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Google is testing AI tool 'Genesis' that can write news articles

The news comes as some news organizations express interest in using artificial intelligence tools.
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Posted at 12:59 PM, Jul 20, 2023

Google is currently in the process of testing a tool called 'Genesis,' which uses artificial intelligence technology to generate news articles.

According to The New York Times, Google pitched the product to them, The Washington Post, and The Wall Street Journal’s owner, News Corp., as a "personal assistant for journalists" that will allow them to multitask and focus on other projects while the tool helps write the stories.

Allegedly, the tool possesses the capability to intake information, including details about ongoing events and proficiently produce comprehensive news content with the information it gathers.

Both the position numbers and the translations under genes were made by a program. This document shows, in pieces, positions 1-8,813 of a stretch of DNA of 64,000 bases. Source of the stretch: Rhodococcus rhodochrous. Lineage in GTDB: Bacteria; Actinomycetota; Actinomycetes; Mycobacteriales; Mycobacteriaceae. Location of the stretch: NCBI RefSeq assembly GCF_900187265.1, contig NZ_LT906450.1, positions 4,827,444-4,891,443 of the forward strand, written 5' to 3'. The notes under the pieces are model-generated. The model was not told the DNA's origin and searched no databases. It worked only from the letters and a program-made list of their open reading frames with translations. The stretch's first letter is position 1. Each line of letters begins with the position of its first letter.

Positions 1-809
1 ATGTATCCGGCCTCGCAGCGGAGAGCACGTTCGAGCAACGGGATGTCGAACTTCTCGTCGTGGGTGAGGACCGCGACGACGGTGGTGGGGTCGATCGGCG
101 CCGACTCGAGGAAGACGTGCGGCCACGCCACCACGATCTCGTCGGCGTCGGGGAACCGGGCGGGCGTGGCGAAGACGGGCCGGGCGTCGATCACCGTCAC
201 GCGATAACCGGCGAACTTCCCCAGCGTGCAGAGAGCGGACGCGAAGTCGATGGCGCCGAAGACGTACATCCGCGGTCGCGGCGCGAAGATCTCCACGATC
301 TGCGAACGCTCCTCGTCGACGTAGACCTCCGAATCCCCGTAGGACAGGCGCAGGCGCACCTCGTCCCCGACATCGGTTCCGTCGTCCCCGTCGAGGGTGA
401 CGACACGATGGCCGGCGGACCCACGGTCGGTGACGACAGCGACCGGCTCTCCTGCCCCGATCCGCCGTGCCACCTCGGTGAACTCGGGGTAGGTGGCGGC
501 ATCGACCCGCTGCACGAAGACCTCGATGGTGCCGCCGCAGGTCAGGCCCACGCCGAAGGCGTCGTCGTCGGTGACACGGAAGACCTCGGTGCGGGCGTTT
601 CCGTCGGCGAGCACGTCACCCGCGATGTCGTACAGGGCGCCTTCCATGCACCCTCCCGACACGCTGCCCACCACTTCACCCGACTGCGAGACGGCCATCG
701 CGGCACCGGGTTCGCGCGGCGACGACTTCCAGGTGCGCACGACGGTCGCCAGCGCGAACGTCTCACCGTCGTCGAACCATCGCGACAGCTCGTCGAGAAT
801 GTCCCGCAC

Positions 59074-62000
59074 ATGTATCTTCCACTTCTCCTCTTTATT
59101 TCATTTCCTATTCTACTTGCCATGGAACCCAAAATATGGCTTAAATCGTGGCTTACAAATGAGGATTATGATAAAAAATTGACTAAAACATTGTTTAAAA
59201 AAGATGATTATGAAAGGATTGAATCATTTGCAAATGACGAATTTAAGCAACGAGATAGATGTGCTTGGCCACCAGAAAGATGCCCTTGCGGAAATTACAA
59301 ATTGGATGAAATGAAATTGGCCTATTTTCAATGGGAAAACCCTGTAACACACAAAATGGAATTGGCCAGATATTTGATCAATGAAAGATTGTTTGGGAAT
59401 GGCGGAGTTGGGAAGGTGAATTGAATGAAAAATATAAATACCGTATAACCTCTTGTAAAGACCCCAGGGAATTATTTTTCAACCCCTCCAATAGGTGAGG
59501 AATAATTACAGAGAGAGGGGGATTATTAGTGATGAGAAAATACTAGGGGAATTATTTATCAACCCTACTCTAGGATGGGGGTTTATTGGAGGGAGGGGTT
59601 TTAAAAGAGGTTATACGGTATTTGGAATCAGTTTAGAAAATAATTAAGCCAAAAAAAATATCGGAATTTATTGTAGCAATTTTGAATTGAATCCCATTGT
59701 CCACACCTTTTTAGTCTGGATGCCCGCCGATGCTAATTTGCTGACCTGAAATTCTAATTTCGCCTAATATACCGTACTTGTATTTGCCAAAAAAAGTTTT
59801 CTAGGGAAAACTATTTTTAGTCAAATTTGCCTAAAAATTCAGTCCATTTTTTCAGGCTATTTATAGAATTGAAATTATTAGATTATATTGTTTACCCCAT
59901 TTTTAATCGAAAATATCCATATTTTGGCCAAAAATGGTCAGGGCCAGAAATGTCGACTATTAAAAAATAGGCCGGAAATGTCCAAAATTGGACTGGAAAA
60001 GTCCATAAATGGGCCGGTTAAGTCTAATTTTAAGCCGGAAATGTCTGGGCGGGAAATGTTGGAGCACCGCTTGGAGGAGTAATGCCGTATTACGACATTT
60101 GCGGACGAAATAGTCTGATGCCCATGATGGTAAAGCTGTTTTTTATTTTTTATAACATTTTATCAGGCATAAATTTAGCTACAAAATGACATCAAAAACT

The New York Times reports that according to three people familiar with the matter, "some executives who saw Google’s pitch described it as unsettling, asking not to be identified discussing a confidential matter. Two people said it seemed to take for granted the effort that went into producing accurate and artful news stories."

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The news comes as news organizations express interest in using artificial intelligence tools. The Associated Press announced last week that it licensed a portion of its news story archive to OpenAI to explore how AI can be harnessed to advance news content generation.

These tools have raised concerns among writers from not just media outlets but also authors and script writers due to the system’s tendencies to inaccurately push information that closely mimics human language and grammar, which makes it challenging to spot.

A Google spokeswoman, Jenn Crider, told The New York Times that this tool and partnerships with outlets are in the earliest stages of "exploring ideas," but the tool is mostly intended to provide help with writing styles or headline ideas.

"Quite simply, these tools are not intended to, and cannot, replace the essential role journalists have in reporting, creating, and fact-checking their articles," said Crider.